National News

July 10, 2013

Divided House Republicans grapple with immigration

WASHINGTON — House Republicans on Wednesday confronted the politically volatile issue of immigration, their ranks divided and their way forward unclear even as national GOP leaders pressured them to act.

The latest prominent Republican to wade into the debate was former President George W. Bush, who urged Congress to reach a “positive resolution” on overhauling U.S. immigration laws, a goal that eluded him during his presidency. His comments suggested a need for Republicans to deal with immigration in a broad way, though he avoided specifics during brief remarks at a naturalization ceremony at his presidential library in Dallas, and he didn’t directly endorse a comprehensive Senate-approved plan.

“We can uphold our tradition of assimilating immigrants and honoring our heritage of our nation built on the rule of law. But we have a problem. The laws governing the immigration system aren’t working; the system is broken,” Bush said.

At the White House, President Barack Obama met with members of the all-Democratic Congressional Hispanic Caucus, as the fate of one of his top second-term priorities rested in the hands of the restive House GOP.

Said presidential press secretary Jay Carney, “It’s the moral thing to do. We’ll keep at it.”

Republican lawmakers were convening a special meeting Wednesday afternoon to try to work out a summer strategy following Senate passage late last month of a far-reaching bill. The Senate measure would spend tens of billions on border security, create new legal avenues for workers to come to the U.S., require employers to verify their workers’ legal status and establish a path to possible eventual citizenship for the estimated 11 million already here illegally.

The calculus in the Republican-controlled House may be more complex and daunting.

Many of the conservatives who wield power in the House are in districts with few Hispanic voters and are thus insulated from much of the pressure to act on immigration. Speaker John Boehner, R-Ohio, already has rejected the idea of bringing the Senate bill to the House floor. He has pledged that no legislation will move without the support of a majority of his Republicans.

Like many in his conference, Boehner has said border security must come first. And many Republicans prefer a piecemeal, step-by-step approach rather than a single big bill like the one the Senate passed.

But for many, the most vexing issue is what to do about those who are already in the U.S. illegally.

The Senate bill offers a 13-year path for most, contingent on paying fines, learning English and meeting other qualifications. Agriculture workers and people brought to the United States as youths would have a faster route.

In the House, most Republicans are reluctant to endorse citizenship for 11 million unauthorized immigrants, but also shy away from suggestions of deportation.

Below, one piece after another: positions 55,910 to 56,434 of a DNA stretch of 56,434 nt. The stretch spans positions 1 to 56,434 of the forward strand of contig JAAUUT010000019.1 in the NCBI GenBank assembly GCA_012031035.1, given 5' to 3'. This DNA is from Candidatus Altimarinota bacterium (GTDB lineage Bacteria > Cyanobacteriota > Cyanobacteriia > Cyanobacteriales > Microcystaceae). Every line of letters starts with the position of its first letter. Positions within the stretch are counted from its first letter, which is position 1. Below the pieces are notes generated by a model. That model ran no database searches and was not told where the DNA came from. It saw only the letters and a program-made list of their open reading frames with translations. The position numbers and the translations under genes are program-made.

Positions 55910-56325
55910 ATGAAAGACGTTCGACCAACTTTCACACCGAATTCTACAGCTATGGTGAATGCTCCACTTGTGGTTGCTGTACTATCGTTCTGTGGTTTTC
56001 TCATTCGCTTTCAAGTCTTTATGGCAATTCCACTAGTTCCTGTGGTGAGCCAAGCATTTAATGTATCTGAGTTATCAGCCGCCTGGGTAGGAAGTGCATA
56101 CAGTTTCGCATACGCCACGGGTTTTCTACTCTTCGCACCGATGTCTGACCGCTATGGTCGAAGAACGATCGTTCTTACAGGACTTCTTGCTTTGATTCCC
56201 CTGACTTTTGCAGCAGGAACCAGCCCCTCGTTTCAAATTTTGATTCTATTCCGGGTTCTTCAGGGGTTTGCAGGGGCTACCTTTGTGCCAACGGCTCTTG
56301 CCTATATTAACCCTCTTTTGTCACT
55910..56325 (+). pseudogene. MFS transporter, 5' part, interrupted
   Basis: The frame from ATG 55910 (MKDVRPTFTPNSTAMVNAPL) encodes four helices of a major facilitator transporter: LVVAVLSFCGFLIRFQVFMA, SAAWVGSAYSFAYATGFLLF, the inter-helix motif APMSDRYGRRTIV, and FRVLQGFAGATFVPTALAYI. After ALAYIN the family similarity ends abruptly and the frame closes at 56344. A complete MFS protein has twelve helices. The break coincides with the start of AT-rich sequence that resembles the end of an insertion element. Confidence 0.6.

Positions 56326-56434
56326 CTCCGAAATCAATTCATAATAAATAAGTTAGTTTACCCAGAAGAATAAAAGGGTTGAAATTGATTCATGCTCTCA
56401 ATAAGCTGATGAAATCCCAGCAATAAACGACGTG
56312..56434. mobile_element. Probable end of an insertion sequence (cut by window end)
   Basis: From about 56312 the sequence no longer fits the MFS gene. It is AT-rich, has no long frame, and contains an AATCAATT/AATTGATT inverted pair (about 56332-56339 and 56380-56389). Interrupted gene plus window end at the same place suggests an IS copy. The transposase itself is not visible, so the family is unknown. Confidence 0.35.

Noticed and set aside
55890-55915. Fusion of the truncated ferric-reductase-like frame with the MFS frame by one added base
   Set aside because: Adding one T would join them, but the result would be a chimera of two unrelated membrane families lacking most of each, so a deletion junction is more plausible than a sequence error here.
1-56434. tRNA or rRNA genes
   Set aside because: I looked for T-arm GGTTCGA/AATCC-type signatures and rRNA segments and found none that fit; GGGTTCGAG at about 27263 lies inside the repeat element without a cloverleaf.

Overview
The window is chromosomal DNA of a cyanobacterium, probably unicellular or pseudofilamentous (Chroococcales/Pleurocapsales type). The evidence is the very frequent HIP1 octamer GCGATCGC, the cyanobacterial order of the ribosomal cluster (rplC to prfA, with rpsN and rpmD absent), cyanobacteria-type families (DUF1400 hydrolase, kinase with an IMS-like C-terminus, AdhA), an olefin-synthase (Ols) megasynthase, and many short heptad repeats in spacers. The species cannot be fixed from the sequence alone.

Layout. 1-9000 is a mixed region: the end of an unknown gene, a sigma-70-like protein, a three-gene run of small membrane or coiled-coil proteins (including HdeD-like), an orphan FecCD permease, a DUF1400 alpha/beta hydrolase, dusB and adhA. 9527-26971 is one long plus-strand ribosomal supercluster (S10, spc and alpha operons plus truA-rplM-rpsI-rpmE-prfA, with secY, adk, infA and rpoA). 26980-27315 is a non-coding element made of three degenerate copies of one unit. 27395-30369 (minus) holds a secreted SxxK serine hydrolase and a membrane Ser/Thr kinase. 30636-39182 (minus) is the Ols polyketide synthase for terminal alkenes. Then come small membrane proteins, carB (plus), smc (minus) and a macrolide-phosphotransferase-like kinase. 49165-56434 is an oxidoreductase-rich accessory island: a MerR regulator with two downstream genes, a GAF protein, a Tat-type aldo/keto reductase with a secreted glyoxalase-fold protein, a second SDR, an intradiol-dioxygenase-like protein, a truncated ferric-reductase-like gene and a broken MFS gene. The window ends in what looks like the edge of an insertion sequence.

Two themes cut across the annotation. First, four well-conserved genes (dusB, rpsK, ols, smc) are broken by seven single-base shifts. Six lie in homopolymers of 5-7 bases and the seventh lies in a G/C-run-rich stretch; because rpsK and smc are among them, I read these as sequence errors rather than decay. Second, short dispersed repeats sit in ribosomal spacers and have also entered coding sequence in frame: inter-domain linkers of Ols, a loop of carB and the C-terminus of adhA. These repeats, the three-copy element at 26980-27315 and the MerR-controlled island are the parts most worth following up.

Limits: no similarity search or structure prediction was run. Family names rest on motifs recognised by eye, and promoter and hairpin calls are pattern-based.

Ahead of Wednesday’s meeting, many lawmakers seemed to be gravitating toward supporting legal status of some kind for millions here illegally. But exactly what and how were far from clear.

For some, a guest worker status would be as far as it goes, while others left open the possibility that once they’re in the country legally, immigrants eventually could attain citizenship through existing channels of family or employer sponsorship. Still others were focused on citizenship for people brought to the country as youths, military veterans and perhaps others who’ve lived in the country for years and proven their contributions to society.

“I wouldn’t prohibit forever” people from getting citizenship, said Rep. James Lankford, R-Okla. “I’m a Christian, and restitution and reconciliation’s a big deal. If you do something illegal or inappropriate you should be able to resolve that, face the penalty, clear it and be forgiven.”

GOP presidential candidate Mitt Romney fared abysmally with Hispanic and Asian voters last year after suggesting that people in the country illegally could “self-deport.” Such suggestions have been heard rarely among Republicans since Romney’s loss. But there is a hardcore group in the House that opposes any legal status for people here illegally.

“I’m not going to support any kind of legalization because legalization is amnesty, is eventual citizenship if not instantaneous citizenship, and if we do that we get more law breakers,” Rep. Steve King, R-Iowa, said.

If House Republicans do embrace something short of citizenship, it’s not clear Democrats would go along. Republicans control 234 House seats and Democrats 201. Passing legislation requires a majority vote of 218 if all members are voting. Passing immigration legislation is likely to require some Democratic votes, and Democrats insisted Tuesday that nothing but a path to citizenship would suffice.

“America has stood for citizenship,” Sen. Chuck Schumer, D-N.Y., said. “We have a Statue of Liberty here. It never has said you come here and you’ll be second class. We will not stand for it. It will not happen.”

Obama also has said he would not sign a bill without a path to citizenship.

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